“The GC already informed us that this two-stage format would be happening and that is very much the right approach,” he reiterates. “Let’s remember this measure is to protect consumers from harm. So, getting it right before being fully rolled out was vital.”

Harvey also highlighted the Commission’s decision to use net deposits, as this might mitigate concerns that £150 was too low.

“As the GC has repeatedly said, many operators are already performing these checks. Some before a single penny has been spent. We’ve certainly seen that with our clients too.”

More trust in the Commission

Kevin Dale, CEO of eGaming Monitor praised the Commission’s data-led vision for the pilot.

“On frictionless checks, which is the biggie, it’s good to see the idea of data-driven pilots with an assessment of proportionality at the end,” he said. “Also the fact that checks will be limited to publicly available data.”

But the small amount of players that will not experience frictionless checks is an area of concern, he continues.

“The line that nothing is fully implemented until it’s truly frictionless sounds good until you read the suffix of ‘for the vast majority’ – which is still a concern.”

Looking at the new rules in a more general sense, Harvey gave credit to how the Commission has handled the consultation process and roll-out.

“I also think there is more trust in the commission in 2024,“ he explains. “A few years ago, a GC consultation would have been seen as pointless – ‘They’ve already decided what they are going to do, the consultation is just going through the motions.’”

“I think there has to be credit for Mr Rhodes and Mr Miller the way they have communicated with all stakeholders throughout this process. Not everyone will be happy, they never are, but I think what we have seen are the right decisions based on data.”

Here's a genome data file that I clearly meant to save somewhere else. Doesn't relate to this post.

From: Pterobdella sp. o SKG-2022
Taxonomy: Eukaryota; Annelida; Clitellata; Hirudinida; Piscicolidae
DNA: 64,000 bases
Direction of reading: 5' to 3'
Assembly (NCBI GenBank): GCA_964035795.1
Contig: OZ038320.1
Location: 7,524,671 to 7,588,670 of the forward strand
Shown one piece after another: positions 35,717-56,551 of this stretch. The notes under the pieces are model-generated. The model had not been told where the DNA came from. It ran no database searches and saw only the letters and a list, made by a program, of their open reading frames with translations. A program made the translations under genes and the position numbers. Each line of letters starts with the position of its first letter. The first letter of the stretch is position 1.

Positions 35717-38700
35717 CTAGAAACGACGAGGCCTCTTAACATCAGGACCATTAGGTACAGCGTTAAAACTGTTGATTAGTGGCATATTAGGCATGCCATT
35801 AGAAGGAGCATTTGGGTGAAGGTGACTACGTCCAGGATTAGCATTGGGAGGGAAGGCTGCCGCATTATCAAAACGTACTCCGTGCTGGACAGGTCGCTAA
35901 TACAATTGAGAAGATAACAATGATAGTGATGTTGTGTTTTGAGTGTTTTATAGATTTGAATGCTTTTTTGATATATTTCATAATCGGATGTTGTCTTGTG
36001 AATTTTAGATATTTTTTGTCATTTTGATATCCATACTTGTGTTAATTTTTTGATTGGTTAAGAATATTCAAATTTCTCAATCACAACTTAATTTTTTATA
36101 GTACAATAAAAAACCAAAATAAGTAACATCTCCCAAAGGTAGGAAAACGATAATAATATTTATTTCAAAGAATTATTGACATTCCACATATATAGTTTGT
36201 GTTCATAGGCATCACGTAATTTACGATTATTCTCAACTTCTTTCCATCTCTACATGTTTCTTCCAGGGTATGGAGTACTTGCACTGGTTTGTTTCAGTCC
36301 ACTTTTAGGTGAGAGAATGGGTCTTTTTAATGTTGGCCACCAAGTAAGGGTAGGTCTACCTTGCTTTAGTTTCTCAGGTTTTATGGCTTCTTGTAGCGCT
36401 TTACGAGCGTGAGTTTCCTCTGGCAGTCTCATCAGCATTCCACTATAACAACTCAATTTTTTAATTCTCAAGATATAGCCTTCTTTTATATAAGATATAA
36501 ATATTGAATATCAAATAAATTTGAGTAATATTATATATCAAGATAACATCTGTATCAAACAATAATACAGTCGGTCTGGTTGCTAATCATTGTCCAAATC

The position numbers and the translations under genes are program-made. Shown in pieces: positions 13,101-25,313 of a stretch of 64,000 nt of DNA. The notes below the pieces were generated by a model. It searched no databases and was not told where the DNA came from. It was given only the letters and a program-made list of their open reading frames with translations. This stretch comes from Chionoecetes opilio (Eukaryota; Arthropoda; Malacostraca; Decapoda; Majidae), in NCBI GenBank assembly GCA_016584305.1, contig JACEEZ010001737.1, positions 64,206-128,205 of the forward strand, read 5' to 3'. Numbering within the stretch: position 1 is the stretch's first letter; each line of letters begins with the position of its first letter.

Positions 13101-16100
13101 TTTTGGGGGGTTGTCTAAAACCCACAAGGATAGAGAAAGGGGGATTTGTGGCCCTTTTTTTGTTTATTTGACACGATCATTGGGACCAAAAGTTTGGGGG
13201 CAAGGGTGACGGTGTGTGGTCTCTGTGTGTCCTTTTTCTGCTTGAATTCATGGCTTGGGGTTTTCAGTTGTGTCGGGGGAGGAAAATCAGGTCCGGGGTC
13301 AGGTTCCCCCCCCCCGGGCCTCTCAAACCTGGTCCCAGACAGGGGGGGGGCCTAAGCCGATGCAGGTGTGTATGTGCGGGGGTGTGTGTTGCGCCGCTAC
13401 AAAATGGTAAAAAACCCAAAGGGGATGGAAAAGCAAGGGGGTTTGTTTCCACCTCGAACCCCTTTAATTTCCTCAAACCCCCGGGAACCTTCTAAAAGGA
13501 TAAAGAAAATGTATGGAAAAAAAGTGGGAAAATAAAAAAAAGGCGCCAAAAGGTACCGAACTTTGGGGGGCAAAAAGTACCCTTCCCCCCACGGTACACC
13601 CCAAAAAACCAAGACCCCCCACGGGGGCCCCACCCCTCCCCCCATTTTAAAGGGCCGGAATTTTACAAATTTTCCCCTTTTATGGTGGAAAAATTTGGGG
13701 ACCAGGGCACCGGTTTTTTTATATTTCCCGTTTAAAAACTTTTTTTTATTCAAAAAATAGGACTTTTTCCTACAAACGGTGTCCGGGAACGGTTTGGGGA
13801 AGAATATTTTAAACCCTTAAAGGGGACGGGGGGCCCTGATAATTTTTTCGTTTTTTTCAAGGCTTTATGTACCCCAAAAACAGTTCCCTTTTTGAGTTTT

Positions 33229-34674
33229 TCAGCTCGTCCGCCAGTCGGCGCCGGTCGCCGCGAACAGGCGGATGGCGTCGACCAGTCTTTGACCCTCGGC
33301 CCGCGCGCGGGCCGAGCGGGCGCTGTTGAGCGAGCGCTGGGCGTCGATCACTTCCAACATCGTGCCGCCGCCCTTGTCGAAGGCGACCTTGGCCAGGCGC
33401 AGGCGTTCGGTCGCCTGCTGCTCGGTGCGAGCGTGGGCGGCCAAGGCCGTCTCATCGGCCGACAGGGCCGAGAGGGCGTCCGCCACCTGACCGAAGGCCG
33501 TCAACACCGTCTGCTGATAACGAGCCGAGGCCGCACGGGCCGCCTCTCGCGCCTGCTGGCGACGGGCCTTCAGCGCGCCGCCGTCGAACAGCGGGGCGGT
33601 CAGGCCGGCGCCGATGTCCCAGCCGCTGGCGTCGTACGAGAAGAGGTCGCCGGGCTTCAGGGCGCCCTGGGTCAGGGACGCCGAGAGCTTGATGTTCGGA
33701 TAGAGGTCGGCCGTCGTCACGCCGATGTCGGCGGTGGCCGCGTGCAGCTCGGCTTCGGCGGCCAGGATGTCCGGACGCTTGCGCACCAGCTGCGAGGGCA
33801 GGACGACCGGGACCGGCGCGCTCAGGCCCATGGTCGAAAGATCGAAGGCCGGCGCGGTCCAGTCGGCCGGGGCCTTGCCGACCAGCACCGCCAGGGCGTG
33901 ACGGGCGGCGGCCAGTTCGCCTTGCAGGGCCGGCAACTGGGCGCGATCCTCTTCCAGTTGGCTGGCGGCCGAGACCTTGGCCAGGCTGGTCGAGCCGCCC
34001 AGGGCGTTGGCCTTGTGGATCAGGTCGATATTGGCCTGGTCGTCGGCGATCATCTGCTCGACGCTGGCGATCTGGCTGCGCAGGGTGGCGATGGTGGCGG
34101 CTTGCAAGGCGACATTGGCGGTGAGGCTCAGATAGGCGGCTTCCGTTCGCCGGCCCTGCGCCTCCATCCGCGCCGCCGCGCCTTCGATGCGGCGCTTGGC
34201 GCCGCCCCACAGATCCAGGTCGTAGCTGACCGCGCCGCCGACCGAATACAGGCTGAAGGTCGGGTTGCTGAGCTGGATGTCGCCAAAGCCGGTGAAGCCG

Age verification and casino functionality

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Kevin Dale highlighted the data-based vision for the Commission’s pilot

The new rules also mandate strengthened age verification rules for land-based operators. All land-based licensees will have to conduct age verification test procedures.

Modifications will also be made to the good practice code. This will involve licence holders mandating staff to check a customer’s age if they appear under the age of 25, instead of 21.

Harvey said he was surprised to learn the amount of failed age verification tests, adding that changes were absolutely necessary.

“I was quite surprised to read that 45% of age verification tests in category A and B were reported as fails with no challenge to the tester at all,” he explained. “I don’t think there can be any argument with those kind of stats that changes were necessary. Do they go far enough? Well, that’s what evaluation is for, and I guess time will tell.”

Five core changes will also come in for games design, banning features such as autoplay and celebrating returns of less than, or equal to, the amount staked.

“I’ve always been against celebrating wins that are lower than or equal to stakes so this is welcome,” Dale noted, adding that he also sees an issue with games that promote superstitious thought.

“I actually have an issue with operators who encourage superstitious behaviour – for example, ‘hot’ and ‘cold’ games or numbers,” Dale continued. “But if they were to include this in game design they would have to broaden the reach of any changes to lotteries too.”